The conditions for bilateral economic cooperation have further improved since the entry into force of the EU-Japan Free Trade Agreement in 2019. Trade is expected to intensify further from 2022 when Lithuania appoints a commerce attaché in Japan.

Exports mainly consist of tobacco, food, lasers, clothing, furniture, textiles, while imports consist of household appliances, plastic and rubber products, chemicals, etc.

(Lithuania in Foodex 2022 in Tokyo; Kristina Mineikienė)

Lithuanian entrepreneurs participate actively in international fairs and export programs in Japan, for example, EU Gateway to Japan. It is an opportunity to represent Lithuanian production for Japanese market.

For this program funded by the European Union, several Lithuanian enterprises which offer attractive products for the Japanese market and develop clear strategy are chosen. In 2005, Lithuanian clothing designers had an opportunity to participate in this program and introduce their products in Japan. Since then Lithuanian manufacturers from food, furniture, and other industries presented their goods in Japan.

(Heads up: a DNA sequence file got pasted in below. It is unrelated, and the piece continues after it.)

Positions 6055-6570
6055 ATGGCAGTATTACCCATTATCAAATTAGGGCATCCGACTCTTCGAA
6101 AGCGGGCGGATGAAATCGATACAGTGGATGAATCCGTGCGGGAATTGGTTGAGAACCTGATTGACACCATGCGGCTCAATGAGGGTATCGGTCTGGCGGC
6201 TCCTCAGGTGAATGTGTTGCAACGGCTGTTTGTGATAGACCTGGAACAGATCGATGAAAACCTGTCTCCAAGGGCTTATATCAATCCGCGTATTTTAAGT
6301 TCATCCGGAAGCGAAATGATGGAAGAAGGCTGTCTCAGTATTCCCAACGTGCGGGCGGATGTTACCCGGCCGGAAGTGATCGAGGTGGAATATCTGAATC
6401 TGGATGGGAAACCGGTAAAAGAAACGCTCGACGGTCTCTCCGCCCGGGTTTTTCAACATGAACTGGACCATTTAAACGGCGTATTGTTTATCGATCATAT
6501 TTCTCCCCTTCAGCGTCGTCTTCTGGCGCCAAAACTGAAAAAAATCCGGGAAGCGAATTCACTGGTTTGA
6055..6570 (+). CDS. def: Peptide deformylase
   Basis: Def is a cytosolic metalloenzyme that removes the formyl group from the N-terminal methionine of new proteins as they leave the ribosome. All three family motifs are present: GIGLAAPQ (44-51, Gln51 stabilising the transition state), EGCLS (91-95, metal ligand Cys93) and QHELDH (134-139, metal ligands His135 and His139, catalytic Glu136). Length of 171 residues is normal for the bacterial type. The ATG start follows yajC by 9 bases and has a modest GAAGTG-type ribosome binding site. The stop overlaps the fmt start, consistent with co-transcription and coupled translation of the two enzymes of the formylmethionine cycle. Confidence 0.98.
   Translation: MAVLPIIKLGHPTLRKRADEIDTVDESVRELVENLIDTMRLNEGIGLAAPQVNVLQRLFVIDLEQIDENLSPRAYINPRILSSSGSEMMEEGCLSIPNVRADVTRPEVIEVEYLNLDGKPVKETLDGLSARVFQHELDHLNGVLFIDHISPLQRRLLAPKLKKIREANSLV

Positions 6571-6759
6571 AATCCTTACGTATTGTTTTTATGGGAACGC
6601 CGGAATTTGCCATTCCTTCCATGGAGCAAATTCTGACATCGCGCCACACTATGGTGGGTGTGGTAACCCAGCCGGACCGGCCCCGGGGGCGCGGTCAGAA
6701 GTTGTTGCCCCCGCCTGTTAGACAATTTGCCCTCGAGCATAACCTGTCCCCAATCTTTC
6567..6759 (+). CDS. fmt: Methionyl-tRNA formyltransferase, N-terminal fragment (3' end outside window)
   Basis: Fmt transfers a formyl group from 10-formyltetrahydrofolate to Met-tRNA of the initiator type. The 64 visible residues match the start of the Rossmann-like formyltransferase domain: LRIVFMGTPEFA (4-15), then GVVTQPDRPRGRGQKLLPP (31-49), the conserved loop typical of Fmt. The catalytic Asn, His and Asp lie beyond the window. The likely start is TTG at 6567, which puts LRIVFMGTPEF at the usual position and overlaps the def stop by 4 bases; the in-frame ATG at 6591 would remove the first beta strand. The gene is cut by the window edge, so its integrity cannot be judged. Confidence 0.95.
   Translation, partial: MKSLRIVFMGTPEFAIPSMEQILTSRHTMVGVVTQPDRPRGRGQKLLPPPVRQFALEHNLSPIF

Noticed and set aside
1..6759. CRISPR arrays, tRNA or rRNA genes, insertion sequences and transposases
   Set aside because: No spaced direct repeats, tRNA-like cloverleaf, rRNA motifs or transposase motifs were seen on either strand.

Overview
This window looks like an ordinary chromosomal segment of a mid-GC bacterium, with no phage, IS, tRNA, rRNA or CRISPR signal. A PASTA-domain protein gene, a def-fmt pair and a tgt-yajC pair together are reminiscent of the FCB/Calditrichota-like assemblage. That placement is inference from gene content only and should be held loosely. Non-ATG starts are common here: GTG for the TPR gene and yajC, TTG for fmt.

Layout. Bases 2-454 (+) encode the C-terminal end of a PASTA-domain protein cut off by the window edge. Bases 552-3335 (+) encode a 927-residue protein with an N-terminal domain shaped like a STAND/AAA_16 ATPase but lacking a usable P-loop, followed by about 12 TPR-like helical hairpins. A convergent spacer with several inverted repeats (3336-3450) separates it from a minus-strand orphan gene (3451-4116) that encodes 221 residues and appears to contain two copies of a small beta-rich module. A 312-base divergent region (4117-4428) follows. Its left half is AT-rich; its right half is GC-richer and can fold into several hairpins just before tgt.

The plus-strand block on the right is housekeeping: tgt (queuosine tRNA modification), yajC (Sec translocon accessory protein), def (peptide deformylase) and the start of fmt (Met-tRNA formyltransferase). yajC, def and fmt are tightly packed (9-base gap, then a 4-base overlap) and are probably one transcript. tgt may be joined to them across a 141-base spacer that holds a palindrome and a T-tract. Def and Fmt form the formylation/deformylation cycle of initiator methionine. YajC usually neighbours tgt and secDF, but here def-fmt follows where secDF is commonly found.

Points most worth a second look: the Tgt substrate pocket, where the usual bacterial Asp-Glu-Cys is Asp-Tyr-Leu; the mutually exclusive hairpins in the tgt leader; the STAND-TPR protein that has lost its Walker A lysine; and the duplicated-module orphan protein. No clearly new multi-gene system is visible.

(delegation of business representatives from Lithuania in Tokyo, 2005; Azija LT archive)

Agriculture is an important area in Japan-Lithuania trade, especially reflected in the earliest export statistics from Lithuania to Japan. From 1994 to 2002 the main export goods to Japan were agricultural products, especially dairy ones.

Years 2012-2014 are marked by an increase in exports of agricultural goods. Although in 2014 dairy products dominated the export market with a net worth of 11.6 millions USD, it was the last time when agricultural items were on top of export statistics. As the spectrum of Lithuanian production widened, the dairy products were overshadowed by other industries, like articles of wood, clothing, furniture, and others. On the other hand, exports of agricultural products from Lithuania are slowed down by relatively strict animal, plant disease, and food safety requirements that are applied to agricultural products imported into Japan.